Can sclerotium size of Sclerotinia sclerotiorum be used as a predictor of susceptibility to Coniothyrium minitans?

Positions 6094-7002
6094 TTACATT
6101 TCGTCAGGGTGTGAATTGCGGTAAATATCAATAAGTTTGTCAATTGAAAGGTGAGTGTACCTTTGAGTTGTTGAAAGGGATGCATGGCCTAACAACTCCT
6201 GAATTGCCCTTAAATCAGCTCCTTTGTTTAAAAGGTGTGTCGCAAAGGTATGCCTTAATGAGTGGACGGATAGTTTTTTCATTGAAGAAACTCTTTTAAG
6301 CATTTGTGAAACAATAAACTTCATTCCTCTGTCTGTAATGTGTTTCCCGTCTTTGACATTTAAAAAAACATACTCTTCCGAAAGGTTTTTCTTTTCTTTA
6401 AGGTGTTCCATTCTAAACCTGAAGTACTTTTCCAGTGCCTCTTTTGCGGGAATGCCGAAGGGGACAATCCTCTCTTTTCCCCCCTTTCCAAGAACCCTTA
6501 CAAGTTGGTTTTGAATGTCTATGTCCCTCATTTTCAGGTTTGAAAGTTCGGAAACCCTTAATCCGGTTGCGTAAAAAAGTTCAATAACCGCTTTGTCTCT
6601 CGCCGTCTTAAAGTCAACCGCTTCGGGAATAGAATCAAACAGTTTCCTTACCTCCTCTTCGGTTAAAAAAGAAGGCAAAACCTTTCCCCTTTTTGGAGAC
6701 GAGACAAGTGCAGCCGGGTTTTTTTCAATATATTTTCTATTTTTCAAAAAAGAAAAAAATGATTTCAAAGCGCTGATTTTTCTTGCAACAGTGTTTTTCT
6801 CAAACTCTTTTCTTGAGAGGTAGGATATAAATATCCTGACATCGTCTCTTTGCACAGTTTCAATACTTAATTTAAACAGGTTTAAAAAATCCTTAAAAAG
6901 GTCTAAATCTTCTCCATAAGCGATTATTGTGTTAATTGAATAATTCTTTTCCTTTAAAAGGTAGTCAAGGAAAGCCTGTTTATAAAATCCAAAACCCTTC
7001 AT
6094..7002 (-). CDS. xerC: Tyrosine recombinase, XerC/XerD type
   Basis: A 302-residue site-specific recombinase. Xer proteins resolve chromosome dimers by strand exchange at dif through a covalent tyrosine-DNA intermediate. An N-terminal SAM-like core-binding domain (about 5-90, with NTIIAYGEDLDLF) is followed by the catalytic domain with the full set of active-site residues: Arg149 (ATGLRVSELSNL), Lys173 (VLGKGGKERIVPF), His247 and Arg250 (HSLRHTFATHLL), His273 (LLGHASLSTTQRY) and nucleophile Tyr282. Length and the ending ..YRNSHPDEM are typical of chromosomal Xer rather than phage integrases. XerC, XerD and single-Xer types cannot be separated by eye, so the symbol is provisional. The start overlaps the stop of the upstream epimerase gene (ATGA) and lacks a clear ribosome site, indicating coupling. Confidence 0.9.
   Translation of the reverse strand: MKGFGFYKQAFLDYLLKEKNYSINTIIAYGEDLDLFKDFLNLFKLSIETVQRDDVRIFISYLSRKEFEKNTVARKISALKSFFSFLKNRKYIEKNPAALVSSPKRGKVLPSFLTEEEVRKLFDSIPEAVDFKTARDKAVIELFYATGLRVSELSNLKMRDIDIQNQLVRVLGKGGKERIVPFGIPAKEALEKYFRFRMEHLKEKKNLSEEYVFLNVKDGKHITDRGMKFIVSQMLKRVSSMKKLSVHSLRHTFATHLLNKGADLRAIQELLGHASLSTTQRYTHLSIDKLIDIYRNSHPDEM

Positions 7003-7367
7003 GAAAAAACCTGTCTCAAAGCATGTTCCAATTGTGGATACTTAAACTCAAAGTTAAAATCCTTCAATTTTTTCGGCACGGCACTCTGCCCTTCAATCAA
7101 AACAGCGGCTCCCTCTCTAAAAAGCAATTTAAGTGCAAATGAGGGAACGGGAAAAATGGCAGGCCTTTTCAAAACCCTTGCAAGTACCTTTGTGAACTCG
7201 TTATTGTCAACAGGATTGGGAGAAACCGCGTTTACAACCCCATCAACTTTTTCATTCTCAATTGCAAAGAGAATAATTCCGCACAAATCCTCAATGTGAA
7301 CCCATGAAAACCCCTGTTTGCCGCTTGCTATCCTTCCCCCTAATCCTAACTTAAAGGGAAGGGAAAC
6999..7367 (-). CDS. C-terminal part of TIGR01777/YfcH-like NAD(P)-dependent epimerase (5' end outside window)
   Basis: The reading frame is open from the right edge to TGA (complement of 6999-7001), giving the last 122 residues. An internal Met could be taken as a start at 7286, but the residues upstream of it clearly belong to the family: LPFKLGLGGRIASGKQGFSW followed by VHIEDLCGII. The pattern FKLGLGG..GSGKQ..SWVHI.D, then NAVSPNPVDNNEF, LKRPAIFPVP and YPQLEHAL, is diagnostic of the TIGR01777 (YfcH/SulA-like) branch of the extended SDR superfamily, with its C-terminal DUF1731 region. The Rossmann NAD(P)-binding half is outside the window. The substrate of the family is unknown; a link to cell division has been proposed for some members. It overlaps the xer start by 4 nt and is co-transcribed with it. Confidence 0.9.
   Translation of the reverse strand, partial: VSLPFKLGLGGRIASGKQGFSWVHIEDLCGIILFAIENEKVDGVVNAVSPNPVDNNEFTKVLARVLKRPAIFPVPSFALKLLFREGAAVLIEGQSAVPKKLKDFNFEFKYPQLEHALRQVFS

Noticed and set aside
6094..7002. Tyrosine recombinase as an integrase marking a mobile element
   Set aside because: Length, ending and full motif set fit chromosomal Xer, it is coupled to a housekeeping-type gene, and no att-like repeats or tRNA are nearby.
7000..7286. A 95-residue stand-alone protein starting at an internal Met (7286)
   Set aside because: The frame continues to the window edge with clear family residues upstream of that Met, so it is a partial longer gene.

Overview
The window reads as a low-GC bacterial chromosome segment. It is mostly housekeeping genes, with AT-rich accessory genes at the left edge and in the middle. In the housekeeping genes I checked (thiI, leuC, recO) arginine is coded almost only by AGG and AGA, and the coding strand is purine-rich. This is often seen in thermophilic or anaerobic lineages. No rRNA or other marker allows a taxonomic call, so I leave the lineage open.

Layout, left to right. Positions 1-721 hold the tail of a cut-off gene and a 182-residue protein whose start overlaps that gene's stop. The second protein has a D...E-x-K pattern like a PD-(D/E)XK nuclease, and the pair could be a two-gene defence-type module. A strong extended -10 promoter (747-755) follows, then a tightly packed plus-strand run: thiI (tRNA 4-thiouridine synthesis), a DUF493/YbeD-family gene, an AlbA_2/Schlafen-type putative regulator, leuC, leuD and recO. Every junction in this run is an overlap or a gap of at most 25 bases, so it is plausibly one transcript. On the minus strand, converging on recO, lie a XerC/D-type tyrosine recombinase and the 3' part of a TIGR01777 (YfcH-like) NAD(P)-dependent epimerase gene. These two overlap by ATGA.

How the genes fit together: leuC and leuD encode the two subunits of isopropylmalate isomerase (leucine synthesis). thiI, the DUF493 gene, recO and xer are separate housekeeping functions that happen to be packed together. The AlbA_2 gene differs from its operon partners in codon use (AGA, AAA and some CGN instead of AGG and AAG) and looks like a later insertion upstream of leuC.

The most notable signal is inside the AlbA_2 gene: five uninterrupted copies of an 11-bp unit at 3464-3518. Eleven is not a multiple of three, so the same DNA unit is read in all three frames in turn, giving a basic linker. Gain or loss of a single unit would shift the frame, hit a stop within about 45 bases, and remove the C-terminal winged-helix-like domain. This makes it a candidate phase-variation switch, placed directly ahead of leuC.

Abstract: In previous work, we observed wide levels of diversity among strains of Sclerotinia sclerotiorum in the susceptibility of their sclerotia to colonization by the mycoparasite Coniothyrium minitans. Here, we investigated a possible relationship between the level of in vitro susceptibility of the strains and the morphological traits of their sclerotia, with the aim of providing a simple predictive tool for field assessment. We focused on the average thickness of whole sclerotia and on that of the melanised cortical tissue that the mycoparasite needs to penetrate to colonize the medullar tissue. Significant differences were found among strains, with ranges of 0.80-1.72 mm and 51-84 μm, respectively, for sclerotium size (P 0.26; R² < 0.06). Cortex thickness was significantly correlated (P = 0.019; R² = 0.32) to the average frequency of detection of C. minitans in inoculated sclerotia but not to other susceptibility indices. These results suggest that other factors (possibly related to the biochemical composition of the tissues) play a determinant role in susceptibility of sclerotia to C. minitans. As a high level of intra-strain variability was observed (both in terms of morphological traits and susceptibility of sclerotia), work is under way to characterize individually larger numbers of sclerotia for selected strains.